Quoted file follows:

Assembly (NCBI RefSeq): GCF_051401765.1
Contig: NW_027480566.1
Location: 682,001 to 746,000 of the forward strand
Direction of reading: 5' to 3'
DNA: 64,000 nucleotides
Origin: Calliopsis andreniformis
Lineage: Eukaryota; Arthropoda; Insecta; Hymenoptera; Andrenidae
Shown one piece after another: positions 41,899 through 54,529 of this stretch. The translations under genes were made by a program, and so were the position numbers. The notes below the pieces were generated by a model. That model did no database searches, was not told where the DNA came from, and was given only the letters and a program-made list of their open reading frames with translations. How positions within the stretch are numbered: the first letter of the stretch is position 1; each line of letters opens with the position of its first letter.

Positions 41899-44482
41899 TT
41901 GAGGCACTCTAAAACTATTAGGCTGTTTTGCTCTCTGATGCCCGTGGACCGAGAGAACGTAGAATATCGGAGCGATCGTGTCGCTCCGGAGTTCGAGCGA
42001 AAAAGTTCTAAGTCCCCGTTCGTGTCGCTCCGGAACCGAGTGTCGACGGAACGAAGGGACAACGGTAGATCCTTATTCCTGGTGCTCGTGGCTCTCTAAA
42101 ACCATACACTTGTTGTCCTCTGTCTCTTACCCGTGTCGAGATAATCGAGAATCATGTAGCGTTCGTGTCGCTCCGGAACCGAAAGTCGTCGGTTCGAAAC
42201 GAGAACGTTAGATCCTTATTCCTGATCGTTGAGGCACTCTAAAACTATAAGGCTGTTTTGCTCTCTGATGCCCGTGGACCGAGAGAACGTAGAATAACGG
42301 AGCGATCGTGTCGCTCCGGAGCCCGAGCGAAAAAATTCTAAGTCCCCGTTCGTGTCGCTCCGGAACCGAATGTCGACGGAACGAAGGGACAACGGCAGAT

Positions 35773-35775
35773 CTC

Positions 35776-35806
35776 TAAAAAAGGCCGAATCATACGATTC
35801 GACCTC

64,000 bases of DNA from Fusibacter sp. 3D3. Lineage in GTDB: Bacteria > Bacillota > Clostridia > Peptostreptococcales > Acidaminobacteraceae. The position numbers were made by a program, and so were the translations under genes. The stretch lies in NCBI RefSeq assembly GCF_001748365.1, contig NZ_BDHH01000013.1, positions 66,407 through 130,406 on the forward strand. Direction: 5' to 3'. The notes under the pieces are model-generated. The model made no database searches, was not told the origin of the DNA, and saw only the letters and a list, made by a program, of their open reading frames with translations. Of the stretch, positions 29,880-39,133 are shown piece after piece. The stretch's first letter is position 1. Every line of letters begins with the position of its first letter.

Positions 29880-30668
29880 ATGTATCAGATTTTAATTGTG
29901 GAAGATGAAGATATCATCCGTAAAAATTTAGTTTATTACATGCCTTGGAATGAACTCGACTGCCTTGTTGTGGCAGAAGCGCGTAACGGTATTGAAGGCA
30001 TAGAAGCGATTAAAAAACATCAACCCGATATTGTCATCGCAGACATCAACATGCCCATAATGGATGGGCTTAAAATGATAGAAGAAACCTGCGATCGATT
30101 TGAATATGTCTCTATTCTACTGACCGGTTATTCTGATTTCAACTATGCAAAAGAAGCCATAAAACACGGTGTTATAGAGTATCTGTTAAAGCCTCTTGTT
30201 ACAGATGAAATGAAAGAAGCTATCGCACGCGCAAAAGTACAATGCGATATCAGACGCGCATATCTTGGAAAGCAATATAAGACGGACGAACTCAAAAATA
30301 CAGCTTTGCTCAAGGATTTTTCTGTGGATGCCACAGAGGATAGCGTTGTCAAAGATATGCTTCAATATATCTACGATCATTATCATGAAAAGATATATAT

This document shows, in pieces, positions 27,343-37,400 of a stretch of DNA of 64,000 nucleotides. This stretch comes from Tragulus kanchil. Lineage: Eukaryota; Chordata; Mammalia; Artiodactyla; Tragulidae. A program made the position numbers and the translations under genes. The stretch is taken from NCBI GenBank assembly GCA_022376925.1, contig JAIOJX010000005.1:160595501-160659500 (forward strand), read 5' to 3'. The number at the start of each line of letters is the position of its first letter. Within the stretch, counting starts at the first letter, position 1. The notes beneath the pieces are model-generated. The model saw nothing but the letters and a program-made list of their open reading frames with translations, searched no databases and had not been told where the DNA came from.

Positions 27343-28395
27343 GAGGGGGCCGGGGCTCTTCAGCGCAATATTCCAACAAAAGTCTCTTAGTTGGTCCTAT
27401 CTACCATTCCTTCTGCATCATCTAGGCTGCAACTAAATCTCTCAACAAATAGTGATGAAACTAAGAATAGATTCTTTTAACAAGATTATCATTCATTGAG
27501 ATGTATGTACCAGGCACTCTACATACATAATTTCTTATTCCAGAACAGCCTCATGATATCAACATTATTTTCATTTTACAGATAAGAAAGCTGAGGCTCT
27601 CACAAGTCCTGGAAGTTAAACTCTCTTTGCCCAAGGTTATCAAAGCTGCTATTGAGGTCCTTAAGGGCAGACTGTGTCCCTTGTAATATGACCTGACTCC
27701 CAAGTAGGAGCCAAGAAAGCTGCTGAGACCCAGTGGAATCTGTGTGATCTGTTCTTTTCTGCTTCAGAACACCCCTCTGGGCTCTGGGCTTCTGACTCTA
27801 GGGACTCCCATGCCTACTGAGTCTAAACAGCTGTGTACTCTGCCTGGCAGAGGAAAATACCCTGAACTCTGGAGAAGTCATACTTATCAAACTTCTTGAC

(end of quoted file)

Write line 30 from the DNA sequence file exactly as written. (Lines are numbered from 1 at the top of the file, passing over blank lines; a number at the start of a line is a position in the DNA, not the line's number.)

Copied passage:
Positions 27343-28395